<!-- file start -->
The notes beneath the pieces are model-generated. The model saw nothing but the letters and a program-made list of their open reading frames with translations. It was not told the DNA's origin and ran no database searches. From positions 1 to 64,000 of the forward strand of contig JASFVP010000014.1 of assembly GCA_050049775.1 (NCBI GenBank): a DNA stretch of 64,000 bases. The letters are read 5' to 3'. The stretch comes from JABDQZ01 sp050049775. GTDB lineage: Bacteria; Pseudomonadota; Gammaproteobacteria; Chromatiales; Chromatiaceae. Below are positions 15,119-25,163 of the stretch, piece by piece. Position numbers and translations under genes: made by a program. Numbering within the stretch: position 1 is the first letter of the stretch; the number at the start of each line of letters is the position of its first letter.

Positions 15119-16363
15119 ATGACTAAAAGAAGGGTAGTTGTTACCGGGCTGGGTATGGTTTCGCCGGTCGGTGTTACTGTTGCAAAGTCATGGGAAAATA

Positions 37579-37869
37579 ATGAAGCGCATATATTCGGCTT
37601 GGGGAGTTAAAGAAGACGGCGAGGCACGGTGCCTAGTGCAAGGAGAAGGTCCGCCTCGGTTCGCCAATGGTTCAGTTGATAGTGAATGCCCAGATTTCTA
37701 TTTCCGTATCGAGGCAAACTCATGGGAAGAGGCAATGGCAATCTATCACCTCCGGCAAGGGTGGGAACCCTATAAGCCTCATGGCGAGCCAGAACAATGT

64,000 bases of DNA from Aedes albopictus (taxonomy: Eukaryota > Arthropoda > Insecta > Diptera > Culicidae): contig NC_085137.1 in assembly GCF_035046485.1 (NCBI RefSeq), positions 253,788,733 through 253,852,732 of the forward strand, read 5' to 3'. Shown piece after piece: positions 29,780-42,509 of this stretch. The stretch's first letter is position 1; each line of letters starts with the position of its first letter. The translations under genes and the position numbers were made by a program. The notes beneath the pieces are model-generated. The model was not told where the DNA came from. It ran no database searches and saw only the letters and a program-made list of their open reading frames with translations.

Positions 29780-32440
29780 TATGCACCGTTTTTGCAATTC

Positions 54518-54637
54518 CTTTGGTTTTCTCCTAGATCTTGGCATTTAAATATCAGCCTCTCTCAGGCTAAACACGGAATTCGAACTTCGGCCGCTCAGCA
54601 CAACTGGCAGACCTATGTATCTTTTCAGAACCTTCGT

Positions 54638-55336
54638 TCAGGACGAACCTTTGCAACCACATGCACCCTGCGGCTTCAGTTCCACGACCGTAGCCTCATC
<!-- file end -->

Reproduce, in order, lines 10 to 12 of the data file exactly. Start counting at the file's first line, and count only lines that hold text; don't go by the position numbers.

29780 TATGCACCGTTTTTGCAATTC

Positions 54518-54637
54518 CTTTGGTTTTCTCCTAGATCTTGGCATTTAAATATCAGCCTCTCTCAGGCTAAACACGGAATTCGAACTTCGGCCGCTCAGCA